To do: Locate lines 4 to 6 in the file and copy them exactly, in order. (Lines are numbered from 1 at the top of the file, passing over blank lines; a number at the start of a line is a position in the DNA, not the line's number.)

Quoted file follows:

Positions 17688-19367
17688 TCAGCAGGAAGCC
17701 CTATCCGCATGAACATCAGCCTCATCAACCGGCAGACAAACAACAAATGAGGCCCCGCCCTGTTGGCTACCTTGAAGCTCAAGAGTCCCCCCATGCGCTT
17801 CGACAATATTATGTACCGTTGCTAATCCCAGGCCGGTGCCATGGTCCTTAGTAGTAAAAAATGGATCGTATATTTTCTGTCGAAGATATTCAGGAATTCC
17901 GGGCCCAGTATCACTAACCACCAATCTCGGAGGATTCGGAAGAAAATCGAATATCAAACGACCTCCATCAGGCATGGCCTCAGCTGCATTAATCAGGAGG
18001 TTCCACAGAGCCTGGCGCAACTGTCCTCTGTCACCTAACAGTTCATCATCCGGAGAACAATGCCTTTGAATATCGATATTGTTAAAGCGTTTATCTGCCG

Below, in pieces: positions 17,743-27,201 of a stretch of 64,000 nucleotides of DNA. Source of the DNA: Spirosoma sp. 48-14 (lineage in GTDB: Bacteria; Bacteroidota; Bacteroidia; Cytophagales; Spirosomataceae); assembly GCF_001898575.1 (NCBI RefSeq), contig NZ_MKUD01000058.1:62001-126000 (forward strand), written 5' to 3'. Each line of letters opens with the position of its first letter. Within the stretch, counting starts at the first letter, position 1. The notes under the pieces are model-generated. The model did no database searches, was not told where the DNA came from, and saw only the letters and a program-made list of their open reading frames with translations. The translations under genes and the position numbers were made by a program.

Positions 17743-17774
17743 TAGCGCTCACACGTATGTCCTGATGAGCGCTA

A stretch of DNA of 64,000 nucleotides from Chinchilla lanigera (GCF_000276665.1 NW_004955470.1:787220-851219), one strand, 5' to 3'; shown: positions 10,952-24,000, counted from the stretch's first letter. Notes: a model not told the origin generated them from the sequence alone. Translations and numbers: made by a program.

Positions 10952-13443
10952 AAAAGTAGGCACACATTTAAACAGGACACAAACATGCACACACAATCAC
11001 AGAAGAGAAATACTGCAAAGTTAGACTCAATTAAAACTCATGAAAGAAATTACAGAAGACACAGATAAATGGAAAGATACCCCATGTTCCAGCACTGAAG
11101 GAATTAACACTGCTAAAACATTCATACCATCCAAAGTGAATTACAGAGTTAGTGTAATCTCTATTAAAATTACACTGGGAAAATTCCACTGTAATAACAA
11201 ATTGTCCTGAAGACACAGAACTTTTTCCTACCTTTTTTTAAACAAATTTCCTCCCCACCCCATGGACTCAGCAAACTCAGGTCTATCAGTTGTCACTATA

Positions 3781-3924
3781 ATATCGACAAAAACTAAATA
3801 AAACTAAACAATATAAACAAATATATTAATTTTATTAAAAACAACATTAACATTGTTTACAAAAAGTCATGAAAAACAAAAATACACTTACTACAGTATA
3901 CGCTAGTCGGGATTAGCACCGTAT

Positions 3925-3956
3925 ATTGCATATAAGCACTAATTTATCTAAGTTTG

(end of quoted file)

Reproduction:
17801 CGACAATATTATGTACCGTTGCTAATCCCAGGCCGGTGCCATGGTCCTTAGTAGTAAAAAATGGATCGTATATTTTCTGTCGAAGATATTCAGGAATTCC
17901 GGGCCCAGTATCACTAACCACCAATCTCGGAGGATTCGGAAGAAAATCGAATATCAAACGACCTCCATCAGGCATGGCCTCAGCTGCATTAATCAGGAGG
18001 TTCCACAGAGCCTGGCGCAACTGTCCTCTGTCACCTAACAGTTCATCATCCGGAGAACAATGCCTTTGAATATCGATATTGTTAAAGCGTTTATCTGCCG